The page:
Why Disruptive Events Are Opportunities To Innovate

Dear aviation colleagues,

Today, our industry is facing unprecedented challenges. The COVID-19 pandemic is profoundly impacting day to day life, slowing down the global economy, and causing widespread disruption. The sudden drop in air travel demand has hindered the industry’s record growth trajectory. The consensus is that the road to recovery will span over several years. As the global aviation community looks ahead, many of us have acknowledged that our industry will have to overcome several fundamental challenges.

First and foremost, it is important to understand the ripple effects of the pandemic on the aviation industry. In March-April 2020, travel restrictions and border closures caused an abrupt decline in passenger air travel. Airlines and operators around the world have adjusted their operations to align with lower demand. Thousands of pilots have been furloughed in recent months. Many of them have pivoted to other professions and might not want to resume their pilot careers. On the one hand, airlines and operators have reduced the pilot workforce to offset the financial impact of the pandemic. On the other hand, data indicates that the industry will face significant challenges in the upcoming years to meet the demand for pilots.

Despite the short-term decline in the number of active pilots, analysis shows that the civil aviation industry will require more than 260,000 new pilots over the next decade. As air travel resumes progressively over the next several years, the industry will experience upward mandatory retirement and attrition rates. In fact, these combined challenges are expected to drive a demand for about 27,000 new pilots as of the end of 2021.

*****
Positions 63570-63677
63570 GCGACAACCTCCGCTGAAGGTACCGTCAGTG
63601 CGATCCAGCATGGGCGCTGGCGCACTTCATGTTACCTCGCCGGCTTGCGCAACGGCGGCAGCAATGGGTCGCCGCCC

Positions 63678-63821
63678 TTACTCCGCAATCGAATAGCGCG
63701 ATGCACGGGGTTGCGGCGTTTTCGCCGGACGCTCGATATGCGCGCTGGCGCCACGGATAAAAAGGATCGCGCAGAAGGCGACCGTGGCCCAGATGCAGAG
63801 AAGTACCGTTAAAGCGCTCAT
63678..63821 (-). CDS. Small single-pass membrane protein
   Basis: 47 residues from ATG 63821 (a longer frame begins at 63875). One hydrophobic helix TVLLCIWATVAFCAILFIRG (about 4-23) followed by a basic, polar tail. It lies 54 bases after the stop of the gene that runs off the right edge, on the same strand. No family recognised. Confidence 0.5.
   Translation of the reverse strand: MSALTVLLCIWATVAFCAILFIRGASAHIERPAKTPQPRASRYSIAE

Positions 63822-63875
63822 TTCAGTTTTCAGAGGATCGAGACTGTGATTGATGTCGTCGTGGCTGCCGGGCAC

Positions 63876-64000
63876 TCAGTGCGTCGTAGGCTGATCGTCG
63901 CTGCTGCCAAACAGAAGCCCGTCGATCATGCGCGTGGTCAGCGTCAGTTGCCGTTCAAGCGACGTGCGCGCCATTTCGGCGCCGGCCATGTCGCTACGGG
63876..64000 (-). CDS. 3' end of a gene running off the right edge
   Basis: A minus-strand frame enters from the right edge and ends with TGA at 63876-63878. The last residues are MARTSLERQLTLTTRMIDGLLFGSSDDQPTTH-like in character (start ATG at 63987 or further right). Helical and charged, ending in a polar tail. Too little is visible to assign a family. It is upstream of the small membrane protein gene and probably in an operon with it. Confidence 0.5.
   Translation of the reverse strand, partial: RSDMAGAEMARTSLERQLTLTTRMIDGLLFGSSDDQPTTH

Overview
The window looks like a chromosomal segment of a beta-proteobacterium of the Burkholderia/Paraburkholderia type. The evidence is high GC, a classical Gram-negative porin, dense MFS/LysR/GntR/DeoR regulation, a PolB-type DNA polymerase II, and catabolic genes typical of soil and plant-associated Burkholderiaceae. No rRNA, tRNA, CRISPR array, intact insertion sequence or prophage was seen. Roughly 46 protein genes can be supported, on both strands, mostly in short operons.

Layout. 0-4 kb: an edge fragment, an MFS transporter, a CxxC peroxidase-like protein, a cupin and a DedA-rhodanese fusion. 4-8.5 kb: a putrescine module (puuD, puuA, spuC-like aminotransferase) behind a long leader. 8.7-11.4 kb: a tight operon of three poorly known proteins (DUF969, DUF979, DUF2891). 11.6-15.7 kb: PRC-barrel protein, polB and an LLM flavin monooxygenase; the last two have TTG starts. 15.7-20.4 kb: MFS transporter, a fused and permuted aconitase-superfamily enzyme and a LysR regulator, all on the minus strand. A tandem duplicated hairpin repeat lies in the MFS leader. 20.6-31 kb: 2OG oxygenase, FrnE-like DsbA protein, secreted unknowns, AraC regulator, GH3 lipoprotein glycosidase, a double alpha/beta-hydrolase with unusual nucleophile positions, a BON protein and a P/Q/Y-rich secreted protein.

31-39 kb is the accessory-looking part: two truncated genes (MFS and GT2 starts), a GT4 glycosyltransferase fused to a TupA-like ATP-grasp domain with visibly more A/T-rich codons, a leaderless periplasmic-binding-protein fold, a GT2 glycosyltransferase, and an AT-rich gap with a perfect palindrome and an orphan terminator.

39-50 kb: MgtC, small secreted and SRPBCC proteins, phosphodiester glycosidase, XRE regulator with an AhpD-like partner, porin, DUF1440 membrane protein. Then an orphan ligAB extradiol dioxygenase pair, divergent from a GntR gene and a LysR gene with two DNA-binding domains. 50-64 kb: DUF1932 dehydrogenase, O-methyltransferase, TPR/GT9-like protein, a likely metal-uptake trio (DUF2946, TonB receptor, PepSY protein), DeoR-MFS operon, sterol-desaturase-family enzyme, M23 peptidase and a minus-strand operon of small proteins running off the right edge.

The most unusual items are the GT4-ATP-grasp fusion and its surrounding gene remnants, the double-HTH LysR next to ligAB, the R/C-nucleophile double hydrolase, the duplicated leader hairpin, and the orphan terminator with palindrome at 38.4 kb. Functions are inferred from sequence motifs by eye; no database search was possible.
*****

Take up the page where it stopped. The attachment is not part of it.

The fundamental factors influencing pilot demand prior to the onset of the COVID-19 pandemic remain unchanged. In recent years, the significant growth in passenger air traffic translated into record demand for professional pilots worldwide. Age-based retirement combined with fleet growth were and remain the main drivers of pilot demand. Third-party analysis shows that commercial aviation and business aviation markets are forecast to continue growing over the next decade – over 11,000 additional business and commercial aircraft are expected to join the active world fleet during that period.

As the industry emerges from the pandemic, CAE will continue to shape the future of pilot training alongside the global aviation community – joining forces with airlines, operators, authorities, and aircraft manufacturers to ensure the highest level of safety and security of air travel.

With this 2020-2029 Pilot Demand Outlook, we hope to arm the industry with the insights that will help the global aviation community understand, rethink, and learn about how to build and grow the supply of highly qualified pilots. CAE’s outlook also includes ideas on how to leverage data and analytical insights. The modern world is rich in new technology and our global aviation community can harness the power of artificial intelligence to meet aviation’s crewing needs of the next decade, as well as the ever-evolving safety standards.

As an industry, we have weathered global storms before and have learned from those setbacks. Following 9/11, the aviation industry failed to anticipate the important need of building a strong and steady supply of pilots to support the last decade’s record growth. Disruptive events are opportunities to innovate. Together, let’s collaborate to develop the future of aviation training.

Nick Leontidis

CAE Group President

Civil Aviation Training Solutions

Discover the updated 2020 CAE Pilot Demand Outlook